I am always careful about ads though because something that can seem like a great deal, may not be what it seems. Like those 10 for 10 deals that are always on the first page. Yes, sometimes they can be worth it, but I wouldn’t waste my time (and fuel) to go to a different store for a $1 box of pasta that I can get for .88 at the store I already plan on buying my groceries at. Meat on the other hand is a reason to travel.
Plan your meals
This one is oh so important. I plan for a pay period (2 weeks). Every meal we eat for those two weeks I plan out on weekly menus. I’ve included a link at the end of this post where you can get the one I use. This includes breakfast, lunch, snack, dinner, and sometimes dessert.
If you’d like to know more about meal planning check out Meal Planning (with free weekly menu planner).
Make a grocery list and stick to it!!
It’s a proven fact that people who use and stick to grocery lists spend less money while at the grocery store.
Make your list directly from your menu. If you follow your menu you won’t need any other food in your house.
I usually shop for 2 weeks at a time, I have multiple reasons for doing it this way, but it’s up to you how often you choose to shop. Just as a side note though, if you plan to lengthen your time frame, remember that things go bad, so if you don’t plan on using meat within a week, freeze it, produce would be better if you just make an additional trip to purchase, as needed. Canned and jarred fruits and vegetables can sometimes be a good substitute for fresh produce. They keep longer which is great for when you don’t plan on using them right away. They also can reduce your grocery bill depending on the circumstance. For instance, 2 jars of generic green beans might be .50 each as opposed to a bag of fresh green beans costing somewhere around $2.50. I have nothing against fresh produce, in fact, I love them and when we can afford to I buy them. But again, this is about saving money.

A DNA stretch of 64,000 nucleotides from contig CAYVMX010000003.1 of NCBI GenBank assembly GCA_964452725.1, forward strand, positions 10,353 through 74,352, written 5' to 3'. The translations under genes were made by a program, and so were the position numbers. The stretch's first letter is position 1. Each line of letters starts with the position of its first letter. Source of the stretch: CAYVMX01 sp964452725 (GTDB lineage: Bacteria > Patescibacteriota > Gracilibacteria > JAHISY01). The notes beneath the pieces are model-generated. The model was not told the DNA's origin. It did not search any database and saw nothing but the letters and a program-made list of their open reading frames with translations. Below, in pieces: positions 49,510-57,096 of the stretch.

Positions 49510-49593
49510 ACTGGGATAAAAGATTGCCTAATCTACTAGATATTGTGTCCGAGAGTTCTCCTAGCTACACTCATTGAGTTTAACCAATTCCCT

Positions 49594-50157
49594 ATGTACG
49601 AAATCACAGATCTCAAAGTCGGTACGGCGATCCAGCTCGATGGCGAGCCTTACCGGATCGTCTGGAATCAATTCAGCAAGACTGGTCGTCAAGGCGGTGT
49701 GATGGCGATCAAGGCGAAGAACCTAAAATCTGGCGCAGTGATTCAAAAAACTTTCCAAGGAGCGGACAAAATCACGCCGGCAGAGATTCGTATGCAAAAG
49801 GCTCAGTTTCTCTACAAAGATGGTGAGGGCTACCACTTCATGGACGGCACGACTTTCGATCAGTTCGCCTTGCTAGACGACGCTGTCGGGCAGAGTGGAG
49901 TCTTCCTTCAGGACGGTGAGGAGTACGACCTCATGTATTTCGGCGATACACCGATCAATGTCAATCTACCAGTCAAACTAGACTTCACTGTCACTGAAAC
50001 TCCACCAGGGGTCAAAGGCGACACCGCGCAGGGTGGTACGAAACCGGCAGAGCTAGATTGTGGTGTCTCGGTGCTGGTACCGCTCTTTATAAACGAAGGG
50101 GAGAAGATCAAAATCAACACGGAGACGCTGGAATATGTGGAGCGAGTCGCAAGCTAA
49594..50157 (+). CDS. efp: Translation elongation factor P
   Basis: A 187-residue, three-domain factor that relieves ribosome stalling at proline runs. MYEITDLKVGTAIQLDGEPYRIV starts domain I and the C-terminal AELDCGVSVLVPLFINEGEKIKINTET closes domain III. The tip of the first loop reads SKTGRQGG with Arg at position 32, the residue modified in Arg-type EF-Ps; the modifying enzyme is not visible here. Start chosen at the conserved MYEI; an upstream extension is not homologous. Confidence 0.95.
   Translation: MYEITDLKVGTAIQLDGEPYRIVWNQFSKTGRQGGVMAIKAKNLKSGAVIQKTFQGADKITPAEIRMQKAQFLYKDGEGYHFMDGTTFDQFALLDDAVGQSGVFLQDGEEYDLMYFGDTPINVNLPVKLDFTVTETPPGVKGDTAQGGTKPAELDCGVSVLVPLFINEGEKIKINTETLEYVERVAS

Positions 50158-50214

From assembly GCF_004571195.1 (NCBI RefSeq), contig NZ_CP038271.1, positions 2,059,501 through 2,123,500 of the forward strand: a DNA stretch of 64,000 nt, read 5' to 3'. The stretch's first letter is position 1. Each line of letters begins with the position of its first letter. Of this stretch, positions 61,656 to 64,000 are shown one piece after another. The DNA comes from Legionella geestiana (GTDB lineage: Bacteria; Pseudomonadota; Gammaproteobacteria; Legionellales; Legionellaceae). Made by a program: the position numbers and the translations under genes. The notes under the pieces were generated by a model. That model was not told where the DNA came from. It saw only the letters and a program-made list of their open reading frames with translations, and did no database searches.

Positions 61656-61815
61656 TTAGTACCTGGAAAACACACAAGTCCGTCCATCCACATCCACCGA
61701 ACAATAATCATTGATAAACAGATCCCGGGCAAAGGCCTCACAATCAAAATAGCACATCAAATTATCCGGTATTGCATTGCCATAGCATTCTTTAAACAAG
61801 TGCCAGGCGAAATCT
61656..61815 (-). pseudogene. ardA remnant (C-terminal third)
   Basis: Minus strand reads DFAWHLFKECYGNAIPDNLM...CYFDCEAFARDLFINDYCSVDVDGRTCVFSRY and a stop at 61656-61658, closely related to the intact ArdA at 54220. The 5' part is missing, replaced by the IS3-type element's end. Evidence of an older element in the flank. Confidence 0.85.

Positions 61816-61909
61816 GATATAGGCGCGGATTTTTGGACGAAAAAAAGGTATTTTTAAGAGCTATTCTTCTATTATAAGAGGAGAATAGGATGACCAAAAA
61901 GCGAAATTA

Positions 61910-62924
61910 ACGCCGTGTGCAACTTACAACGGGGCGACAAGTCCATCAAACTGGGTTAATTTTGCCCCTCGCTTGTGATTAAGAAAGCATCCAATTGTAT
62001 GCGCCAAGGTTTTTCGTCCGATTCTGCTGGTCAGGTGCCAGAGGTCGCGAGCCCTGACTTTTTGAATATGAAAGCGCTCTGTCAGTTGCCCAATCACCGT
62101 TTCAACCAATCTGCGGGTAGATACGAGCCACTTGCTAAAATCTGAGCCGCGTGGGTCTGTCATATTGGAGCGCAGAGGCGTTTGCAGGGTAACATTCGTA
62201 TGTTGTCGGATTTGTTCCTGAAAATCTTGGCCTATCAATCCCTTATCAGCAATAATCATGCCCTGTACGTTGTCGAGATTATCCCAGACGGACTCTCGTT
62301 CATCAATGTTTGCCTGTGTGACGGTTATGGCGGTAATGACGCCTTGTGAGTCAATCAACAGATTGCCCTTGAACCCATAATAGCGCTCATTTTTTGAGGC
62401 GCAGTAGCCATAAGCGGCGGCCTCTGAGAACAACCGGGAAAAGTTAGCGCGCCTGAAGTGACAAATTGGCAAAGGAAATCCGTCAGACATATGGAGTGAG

DON’T and I repeat DON’T go to the grocery store hungry!
This can ruin anyone’s good intentions! I’ve done this more times than I’d like to admit, and it has ultimately ended up costing us an additional $50 each time.
Purchase in bulk if you have the room
If there is an amazing sale on ground beef I will most definitely purchase more than I need. I will divide it into 1-pound portions and freeze it, this saves me so much money later on. Also, some places will have a “max pack” discount, where it costs less per pound to purchase the bigger package. I do this sometimes. It is good deal if you can afford the few extra bucks.
Make things from scratch
I always make my rolls from scratch. I can’t justify spending nearly $3 on a package of premade rolls, that honestly don’t taste anything near as good as my homemade awesomeness and it costs about a ¼ of the cost of the premade version. WIN WIN!
So, there you have it. If you found this post useful let me know. Hit the like button, share on social media, or scroll way down and comment. And as promised here’s the link to my weekly menu planner.
If you’d like to receive email updates from alwaysdoinsomething.com sign up here!